Google, HTC try to calm Nexus One concerns

Google and HTC addressed concerns that they were not adequately handling consumer complaints about the Nexus One, the new HTC-made device Google has been selling via its new Web phone store. In addition, Google and T-Mobile USA, which offers a subsidized Nexus One, have been working to address customer complaints that the phone has had trouble connecting to T-Mobile's 3G network.

Andy Rubin, Google's director of mobile platforms, recently acknowledged the company needs to improve its customer service for the phone, and did not rule out the idea of having Google representatives provide call center support. Currently, Google offers a Nexus One help center online, support through online forums, and individual support through email.

"We're flexible and prepared to make changes to our processes and tools, as necessary, for an optimal customer support experience," a Google representative told Dow Jones Newswires.

HTC, which is providing customer support for Nexus One troubleshooting, repairs and returns, also said it is working to address customer concerns.

"This is a new business model," HTC spokesman Keith Nowak told BusinessWeek. "And we've seen some growing pains about who deals with which issue." HTC has been transferring customers who have questions about T-Mobile's calling plans directly to the carrier. Nowak also said HTC is working to address the device's possible 3G connectivity problem, but noted the volume of calls it has received about the Nexus One was comparable to other HTC Android devices for T-Mobile, such as the myTouch3G.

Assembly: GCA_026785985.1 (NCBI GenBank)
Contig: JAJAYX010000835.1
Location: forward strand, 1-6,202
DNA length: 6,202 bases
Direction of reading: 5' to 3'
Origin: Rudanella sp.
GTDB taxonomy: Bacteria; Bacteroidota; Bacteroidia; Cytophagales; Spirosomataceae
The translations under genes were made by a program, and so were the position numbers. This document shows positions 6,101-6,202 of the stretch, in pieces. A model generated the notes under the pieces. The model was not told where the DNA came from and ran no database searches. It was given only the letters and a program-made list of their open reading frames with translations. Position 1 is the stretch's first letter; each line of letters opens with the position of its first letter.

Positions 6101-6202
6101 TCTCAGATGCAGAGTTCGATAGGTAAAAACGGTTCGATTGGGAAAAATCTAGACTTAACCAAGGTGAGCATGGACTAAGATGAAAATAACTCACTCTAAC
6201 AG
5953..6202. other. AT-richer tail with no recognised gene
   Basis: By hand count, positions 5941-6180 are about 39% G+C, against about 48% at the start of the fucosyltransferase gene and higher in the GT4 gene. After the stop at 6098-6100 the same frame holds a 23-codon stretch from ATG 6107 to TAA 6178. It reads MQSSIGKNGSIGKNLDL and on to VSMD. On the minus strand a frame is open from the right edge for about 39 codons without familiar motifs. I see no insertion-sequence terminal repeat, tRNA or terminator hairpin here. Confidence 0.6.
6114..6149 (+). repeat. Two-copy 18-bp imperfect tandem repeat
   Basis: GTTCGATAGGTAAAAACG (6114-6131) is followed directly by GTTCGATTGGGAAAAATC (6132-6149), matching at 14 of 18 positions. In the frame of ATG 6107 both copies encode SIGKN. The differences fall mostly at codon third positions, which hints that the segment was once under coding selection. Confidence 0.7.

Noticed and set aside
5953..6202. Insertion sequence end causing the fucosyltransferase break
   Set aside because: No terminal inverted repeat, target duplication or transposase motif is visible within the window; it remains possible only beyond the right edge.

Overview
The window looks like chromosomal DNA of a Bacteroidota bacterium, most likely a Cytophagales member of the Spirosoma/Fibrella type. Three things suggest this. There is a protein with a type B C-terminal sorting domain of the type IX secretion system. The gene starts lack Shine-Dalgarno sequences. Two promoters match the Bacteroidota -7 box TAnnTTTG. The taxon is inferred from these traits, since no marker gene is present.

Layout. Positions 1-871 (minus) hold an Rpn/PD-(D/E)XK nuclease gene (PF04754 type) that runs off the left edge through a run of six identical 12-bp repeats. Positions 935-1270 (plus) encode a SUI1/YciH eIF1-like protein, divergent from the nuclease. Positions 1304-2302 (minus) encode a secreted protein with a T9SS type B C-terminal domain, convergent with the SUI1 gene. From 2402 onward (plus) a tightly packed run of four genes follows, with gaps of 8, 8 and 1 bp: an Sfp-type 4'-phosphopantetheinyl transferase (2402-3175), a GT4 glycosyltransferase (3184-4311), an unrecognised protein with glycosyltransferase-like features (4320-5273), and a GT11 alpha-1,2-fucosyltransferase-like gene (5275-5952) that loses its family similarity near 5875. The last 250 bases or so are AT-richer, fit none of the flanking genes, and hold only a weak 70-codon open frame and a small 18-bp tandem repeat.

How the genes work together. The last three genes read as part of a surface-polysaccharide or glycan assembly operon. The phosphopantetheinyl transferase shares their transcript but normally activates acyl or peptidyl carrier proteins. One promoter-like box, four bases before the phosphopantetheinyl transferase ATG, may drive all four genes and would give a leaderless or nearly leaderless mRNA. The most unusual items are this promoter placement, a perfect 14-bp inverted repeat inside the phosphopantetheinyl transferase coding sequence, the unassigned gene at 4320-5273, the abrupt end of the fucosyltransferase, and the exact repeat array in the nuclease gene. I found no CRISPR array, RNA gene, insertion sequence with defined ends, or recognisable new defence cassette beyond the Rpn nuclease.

Google also sought to quell criticism of its early termination fee (ETF) policies for the phone. If Nexus One customers cancel their service after 14 days but before 120 days, they could face a $550 ETF--$350 from Google and $200 from T-Mobile. Google defended the practice, arguing it was a standard way to recoup the cost of subsidizing the device. The Nexus One is available for $179 with a T-Mobile contract and $529 unlocked.

"This is standard practice for third-party resellers of T-Mobile and other operators," a Google spokeswoman told the Wall Street Journal.

For more:
- see this Dow Jones Newswires article (sub. req.)
- see this WSJ blog post (sub. req.)
- see this BusinessWeek article
- see this Computerworld article

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